“I apologised because people got hurt by that statement. However, I was grossly misrepresented and I must voice my disappointment towards academics and analysts who formed their opinions on a 30-second clip and didn’t bother to take the time to listen to the whole clip.

“I lost all respect for these so-called experts and their inability to make an informed decision shows the shallowness we have in this country.”

 

Saga of SHELL pollution in AFRICA continues


Edition: U.S.

Shell Niger Delta Oil Spill: Company To Negotiate Compensation And Cleanup With Nigerians

By CARLEY PETESCH 09/09/13 11:38 AM ET EDT AP

Shell Niger Delta Oil Spill

Creeks and vegetation devastated as a result of spills from oil thieves and Shell operational failures in Niger Delta on March 22, 2013. AFP PHOTO / PIUS UTOMI EKPEI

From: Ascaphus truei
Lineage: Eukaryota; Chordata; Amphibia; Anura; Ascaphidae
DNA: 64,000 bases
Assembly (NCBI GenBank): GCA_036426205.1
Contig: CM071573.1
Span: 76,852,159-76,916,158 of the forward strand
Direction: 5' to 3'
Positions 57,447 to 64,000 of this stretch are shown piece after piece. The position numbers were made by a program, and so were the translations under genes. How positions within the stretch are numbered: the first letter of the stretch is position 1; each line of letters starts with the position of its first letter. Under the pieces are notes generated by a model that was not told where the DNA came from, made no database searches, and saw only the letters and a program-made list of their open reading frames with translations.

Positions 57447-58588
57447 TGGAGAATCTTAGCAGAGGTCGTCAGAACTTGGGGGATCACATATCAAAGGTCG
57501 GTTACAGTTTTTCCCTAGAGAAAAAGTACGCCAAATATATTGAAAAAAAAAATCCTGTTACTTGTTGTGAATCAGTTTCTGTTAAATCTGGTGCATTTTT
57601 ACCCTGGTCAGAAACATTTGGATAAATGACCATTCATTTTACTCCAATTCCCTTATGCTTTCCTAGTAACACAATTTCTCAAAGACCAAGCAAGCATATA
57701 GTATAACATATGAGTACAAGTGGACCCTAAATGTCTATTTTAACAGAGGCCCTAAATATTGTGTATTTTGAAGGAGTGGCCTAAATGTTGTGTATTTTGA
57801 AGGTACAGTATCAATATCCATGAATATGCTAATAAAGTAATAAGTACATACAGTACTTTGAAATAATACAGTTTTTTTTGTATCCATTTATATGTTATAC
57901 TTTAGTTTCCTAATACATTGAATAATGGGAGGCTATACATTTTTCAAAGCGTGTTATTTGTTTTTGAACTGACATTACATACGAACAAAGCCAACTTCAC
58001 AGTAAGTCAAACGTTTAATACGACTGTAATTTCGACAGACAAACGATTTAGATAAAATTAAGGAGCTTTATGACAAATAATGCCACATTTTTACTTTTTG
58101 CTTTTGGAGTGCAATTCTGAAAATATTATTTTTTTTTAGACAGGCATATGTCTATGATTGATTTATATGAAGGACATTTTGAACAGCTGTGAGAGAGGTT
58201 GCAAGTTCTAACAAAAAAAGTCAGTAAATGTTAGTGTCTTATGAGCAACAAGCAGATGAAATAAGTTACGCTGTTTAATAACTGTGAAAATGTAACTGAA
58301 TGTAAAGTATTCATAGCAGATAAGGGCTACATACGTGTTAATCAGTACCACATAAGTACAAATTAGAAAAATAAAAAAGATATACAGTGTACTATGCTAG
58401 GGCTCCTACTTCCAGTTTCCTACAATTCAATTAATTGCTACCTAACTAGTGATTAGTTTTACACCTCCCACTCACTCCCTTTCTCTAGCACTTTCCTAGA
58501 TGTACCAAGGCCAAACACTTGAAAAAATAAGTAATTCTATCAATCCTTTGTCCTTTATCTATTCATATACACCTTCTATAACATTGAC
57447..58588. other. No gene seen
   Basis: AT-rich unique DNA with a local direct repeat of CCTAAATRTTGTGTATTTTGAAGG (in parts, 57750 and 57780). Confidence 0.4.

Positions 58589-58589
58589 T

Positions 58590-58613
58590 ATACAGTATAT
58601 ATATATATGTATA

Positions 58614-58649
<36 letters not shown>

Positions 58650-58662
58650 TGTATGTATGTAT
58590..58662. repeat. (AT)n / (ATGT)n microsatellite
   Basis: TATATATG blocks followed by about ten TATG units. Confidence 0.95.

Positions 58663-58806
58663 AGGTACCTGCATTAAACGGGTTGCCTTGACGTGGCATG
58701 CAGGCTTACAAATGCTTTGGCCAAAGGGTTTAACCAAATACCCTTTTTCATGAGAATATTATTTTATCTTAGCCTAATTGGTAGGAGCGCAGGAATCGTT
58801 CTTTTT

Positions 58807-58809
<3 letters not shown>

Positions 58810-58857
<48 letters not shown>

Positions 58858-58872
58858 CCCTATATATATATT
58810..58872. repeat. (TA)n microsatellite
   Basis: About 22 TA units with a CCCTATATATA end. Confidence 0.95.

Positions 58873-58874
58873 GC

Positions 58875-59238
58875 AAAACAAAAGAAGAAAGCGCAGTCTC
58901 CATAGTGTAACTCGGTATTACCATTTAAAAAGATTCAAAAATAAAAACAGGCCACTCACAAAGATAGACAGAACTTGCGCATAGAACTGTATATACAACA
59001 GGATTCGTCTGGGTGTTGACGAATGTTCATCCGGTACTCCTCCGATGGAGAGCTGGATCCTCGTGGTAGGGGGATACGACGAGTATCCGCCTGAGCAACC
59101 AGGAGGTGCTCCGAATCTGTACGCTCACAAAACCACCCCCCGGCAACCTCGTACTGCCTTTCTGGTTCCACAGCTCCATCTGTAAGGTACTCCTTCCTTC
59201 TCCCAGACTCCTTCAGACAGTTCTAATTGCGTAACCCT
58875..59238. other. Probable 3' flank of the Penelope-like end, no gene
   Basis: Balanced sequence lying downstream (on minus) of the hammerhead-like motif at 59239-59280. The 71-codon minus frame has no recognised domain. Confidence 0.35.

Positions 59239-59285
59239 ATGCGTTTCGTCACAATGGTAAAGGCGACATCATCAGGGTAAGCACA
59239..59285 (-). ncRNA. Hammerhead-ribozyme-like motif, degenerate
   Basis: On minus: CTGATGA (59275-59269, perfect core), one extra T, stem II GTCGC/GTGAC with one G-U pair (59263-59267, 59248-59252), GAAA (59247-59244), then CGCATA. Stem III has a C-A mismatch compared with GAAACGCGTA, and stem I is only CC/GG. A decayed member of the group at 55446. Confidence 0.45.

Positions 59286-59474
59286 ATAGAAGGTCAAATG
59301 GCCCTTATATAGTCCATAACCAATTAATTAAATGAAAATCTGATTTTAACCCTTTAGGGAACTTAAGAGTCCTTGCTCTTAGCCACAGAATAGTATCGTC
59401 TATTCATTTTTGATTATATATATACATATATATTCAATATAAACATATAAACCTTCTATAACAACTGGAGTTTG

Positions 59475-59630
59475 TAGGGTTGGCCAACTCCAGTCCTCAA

LAGOS, Nigeria — Shell officials on Monday began talks in Nigeria’s southern city of Port Harcourt with representatives for the Bodo community on compensation and cleanup five years after one of the worst oil spills in Nigeria’s history.

Some experts say two oil spills that started in 2008 led to the largest loss of a mangrove habitat ever caused by an oil spill, affecting about 30,000 people in the Niger Delta area since then, according to London-based law firm Leigh Day.

“These people, since 2008 they are living on a creek of oil. You step out of the front door you see oil, breathe in oil and toxic fumes,” said lawyer Daniel Leader of Leigh Day, an international and human rights firm that is representing about 15,000 people from the community that filed a lawsuit in 2012.

Although Royal Dutch Shell has admitted responsibility for the two spills, the impact has been disputed and will be the main focus of negotiations in Port Harcourt.